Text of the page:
By Kristen O’Neill
Anxiety is a natural response that our bodies use when confronted with stressful situations. Everyone has experienced nervousness or apprehension before a big event at some point in their life, but for people with an anxiety disorder, that worry and uneasiness can hit them sporadically and start to negatively impact the way they live. Even though anxiety disorders are the most common mental illnesses in the United States, only “about one-third of those suffering receive treatment” (“Facts and Statistics”).
Though there are many anxiety disorders, this post will cover just some of them; Generalized Anxiety Disorder, Panic Disorder, Social Phobia, Selective Mutism, and Separation Anxiety.
Generalized Anxiety Disorder is characterized by “exaggerated worry and tension…even when there is no apparent reason for concern” (“Generalized Anxiety”). This chronic concern and anxiety over everyday life can also cause physical symptoms like having trouble sleeping, muscle tension, and irritability (“Symptoms”). People with this disorder worry about “money, health, family, [and] work” and worse still, they have struggle to stop worrying enough to move on in their daily life (“Generalized Anxiety”).
Someone suffering from Panic Disorder has random, intense panic attacks that occur out-of-the-blue, leaving them with symptoms like sweating, chest pain, nausea, feelings that they’re choking, derealization (feeling separated from reality or the world around them (“Depersonalization”)), and fear of sudden death (“Panic Attack”). In between attacks, people with panic disorder fear when the next attack may happen. This disorder, unfortunately, often leads people to distance themselves from family or friends because they don’t know how to explain the sudden attacks, or aren’t aware they can seek treatment (“Panic Disorder”).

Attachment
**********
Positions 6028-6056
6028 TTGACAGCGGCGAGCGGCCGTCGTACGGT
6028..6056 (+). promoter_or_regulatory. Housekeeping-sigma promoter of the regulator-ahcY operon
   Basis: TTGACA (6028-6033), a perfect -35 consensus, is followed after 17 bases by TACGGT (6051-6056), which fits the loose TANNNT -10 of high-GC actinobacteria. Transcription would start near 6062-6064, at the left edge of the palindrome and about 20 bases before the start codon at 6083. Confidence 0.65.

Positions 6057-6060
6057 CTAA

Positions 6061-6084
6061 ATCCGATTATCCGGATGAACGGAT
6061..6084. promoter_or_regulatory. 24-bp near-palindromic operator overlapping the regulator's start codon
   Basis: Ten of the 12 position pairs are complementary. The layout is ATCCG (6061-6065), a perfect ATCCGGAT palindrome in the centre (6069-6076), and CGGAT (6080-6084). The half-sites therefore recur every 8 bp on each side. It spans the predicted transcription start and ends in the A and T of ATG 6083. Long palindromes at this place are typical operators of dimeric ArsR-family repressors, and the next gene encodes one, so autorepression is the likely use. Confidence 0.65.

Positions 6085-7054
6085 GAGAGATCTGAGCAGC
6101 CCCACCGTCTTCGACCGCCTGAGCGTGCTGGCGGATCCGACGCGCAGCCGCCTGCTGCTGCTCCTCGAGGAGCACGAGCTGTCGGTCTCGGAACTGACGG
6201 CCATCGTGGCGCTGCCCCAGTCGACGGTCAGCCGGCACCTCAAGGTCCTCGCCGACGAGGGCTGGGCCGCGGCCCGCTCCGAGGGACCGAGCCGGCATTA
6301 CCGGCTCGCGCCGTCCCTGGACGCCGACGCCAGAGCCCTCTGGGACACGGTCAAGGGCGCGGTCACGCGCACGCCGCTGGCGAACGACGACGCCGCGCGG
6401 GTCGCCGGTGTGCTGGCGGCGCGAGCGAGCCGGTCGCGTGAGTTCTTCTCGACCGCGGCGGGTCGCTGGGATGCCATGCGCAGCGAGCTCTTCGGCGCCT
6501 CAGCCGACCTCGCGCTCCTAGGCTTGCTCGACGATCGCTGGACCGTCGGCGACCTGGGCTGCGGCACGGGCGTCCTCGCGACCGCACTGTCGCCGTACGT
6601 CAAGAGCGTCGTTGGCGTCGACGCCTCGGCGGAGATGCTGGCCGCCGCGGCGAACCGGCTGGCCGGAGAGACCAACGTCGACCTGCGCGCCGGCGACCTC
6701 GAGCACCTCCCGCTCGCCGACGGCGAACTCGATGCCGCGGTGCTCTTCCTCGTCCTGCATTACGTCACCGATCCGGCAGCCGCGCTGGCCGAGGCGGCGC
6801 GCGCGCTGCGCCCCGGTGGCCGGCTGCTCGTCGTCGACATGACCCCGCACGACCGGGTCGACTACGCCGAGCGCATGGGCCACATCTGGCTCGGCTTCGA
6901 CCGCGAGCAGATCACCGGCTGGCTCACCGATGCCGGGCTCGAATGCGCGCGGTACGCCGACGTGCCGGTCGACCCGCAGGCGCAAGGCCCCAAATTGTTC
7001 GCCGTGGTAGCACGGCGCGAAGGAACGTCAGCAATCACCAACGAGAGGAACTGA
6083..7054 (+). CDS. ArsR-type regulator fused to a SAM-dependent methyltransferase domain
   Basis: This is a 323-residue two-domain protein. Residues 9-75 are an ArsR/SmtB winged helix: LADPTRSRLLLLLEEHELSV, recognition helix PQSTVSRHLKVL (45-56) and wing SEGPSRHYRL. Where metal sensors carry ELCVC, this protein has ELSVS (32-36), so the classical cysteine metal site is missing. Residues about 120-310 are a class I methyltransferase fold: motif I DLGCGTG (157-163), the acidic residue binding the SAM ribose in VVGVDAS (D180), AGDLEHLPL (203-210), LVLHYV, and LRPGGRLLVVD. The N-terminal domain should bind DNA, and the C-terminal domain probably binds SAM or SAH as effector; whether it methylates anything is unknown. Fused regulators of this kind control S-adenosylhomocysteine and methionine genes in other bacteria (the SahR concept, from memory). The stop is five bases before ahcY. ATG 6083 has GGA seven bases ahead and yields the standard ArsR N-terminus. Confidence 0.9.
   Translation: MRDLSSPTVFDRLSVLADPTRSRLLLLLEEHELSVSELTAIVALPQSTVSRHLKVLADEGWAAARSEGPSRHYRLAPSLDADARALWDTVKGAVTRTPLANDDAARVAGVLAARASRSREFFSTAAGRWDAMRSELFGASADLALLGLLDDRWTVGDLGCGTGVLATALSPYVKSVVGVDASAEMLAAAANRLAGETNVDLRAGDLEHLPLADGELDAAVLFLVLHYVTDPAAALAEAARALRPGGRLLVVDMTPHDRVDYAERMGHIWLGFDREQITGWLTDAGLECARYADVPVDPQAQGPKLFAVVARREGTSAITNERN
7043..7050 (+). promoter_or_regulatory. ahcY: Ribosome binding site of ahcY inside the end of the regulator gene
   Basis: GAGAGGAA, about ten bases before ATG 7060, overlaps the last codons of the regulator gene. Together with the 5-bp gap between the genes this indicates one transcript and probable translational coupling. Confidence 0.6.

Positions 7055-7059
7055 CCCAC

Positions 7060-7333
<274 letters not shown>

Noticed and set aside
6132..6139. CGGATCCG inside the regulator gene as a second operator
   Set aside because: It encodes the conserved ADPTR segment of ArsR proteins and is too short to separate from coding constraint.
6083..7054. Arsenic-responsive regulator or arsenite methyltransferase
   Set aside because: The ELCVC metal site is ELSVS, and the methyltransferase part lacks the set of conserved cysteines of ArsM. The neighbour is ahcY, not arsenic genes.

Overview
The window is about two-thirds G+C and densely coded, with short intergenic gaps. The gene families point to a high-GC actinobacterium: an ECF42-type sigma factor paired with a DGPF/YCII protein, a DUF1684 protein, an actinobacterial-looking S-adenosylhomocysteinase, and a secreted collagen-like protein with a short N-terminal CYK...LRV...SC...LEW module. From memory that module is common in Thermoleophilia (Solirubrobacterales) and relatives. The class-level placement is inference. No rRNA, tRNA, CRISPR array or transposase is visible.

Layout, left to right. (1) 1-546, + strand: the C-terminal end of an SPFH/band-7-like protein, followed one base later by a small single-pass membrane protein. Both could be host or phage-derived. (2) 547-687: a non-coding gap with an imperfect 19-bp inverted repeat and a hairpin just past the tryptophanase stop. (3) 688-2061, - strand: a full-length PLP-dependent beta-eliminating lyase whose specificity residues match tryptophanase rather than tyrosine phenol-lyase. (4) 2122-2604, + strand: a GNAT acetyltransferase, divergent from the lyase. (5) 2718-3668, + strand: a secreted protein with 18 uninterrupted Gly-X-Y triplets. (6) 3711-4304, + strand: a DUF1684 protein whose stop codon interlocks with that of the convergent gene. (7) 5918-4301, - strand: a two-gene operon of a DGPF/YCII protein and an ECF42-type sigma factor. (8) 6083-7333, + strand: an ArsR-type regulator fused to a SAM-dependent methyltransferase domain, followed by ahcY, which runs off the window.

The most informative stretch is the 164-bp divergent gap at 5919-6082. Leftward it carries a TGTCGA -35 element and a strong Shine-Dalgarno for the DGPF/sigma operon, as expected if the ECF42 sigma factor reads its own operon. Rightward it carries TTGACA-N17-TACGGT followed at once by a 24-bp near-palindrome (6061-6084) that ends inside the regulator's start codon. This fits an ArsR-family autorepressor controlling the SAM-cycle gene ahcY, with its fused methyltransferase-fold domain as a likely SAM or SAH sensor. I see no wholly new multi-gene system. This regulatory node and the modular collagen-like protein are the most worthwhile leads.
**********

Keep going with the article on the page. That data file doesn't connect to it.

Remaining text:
Social Phobia, also known as Social Anxiety Disorder, causes people to fear being judged or ridiculed by others. It is not simply shyness, but a deeper anxiety that might cause them to avoid engaging in relationships which in turn leads them to feel powerless, alone or ashamed. They can be hit with feeling of terror over embarrassing themselves or doing something wrong, which can be so extreme as to disrupt their daily life (“Social Anxiety”). Previous standards mandated that to be diagnosed the patient must recognize their fear is excessive or unreasonable, but now it has been recognized that these individuals often overestimate the danger in ‘phobic’ situations (“Highlights of Changes”).
Selective Mutism is a disorder in which the individual finds that they are unable to speak in certain situations even if they can speak and do speak in different circumstances. It largely affects children but is classified as an anxiety disorder because most children with selective mutism are anxious (“Highlights of Changes”). Selective mutism can interfere with school and work, and symptoms can even include social isolation and withdrawal (“Selective Mutism”).
And, finally, there is Separation Anxiety, which for a lot of people may bring to mind infants and toddlers clinging to their parents or even pets who don’t react well to their owner’s leaving. Recently authorities in the field have recognized that not only can people have this disorder develop after the 18-year old deadline that was previously in place, but that “a substantial number of adults report onset of separation anxiety after age 18” (“Highlights of Changes”). Generally it involves people, both children and adults, who experience anxiousness when separated from a safe haven, such as their home, or the person they are attached to (“Separation Anxiety”). They may suffer from a fear that they will be attacked, or that they are just generally not safe when separated from their object of attachment (“Separation Anxiety”).
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